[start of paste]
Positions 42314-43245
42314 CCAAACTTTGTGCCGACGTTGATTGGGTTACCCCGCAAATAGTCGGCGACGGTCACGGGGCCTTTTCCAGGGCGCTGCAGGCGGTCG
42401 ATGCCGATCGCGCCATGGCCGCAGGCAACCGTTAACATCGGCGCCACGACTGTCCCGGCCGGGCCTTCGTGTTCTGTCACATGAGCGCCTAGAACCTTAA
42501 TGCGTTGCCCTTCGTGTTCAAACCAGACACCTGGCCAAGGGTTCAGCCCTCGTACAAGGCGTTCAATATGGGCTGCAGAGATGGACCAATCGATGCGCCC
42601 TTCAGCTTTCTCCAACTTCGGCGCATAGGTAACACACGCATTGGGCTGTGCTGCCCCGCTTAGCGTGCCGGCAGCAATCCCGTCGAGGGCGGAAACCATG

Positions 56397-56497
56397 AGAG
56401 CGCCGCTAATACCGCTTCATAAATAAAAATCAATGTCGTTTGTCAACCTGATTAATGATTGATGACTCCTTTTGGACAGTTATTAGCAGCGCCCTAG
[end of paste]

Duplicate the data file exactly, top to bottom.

Positions 42314-43245
42314 CCAAACTTTGTGCCGACGTTGATTGGGTTACCCCGCAAATAGTCGGCGACGGTCACGGGGCCTTTTCCAGGGCGCTGCAGGCGGTCG
42401 ATGCCGATCGCGCCATGGCCGCAGGCAACCGTTAACATCGGCGCCACGACTGTCCCGGCCGGGCCTTCGTGTTCTGTCACATGAGCGCCTAGAACCTTAA
42501 TGCGTTGCCCTTCGTGTTCAAACCAGACACCTGGCCAAGGGTTCAGCCCTCGTACAAGGCGTTCAATATGGGCTGCAGAGATGGACCAATCGATGCGCCC
42601 TTCAGCTTTCTCCAACTTCGGCGCATAGGTAACACACGCATTGGGCTGTGCTGCCCCGCTTAGCGTGCCGGCAGCAATCCCGTCGAGGGCGGAAACCATG

Positions 56397-56497
56397 AGAG
56401 CGCCGCTAATACCGCTTCATAAATAAAAATCAATGTCGTTTGTCAACCTGATTAATGATTGATGACTCCTTTTGGACAGTTATTAGCAGCGCCCTAG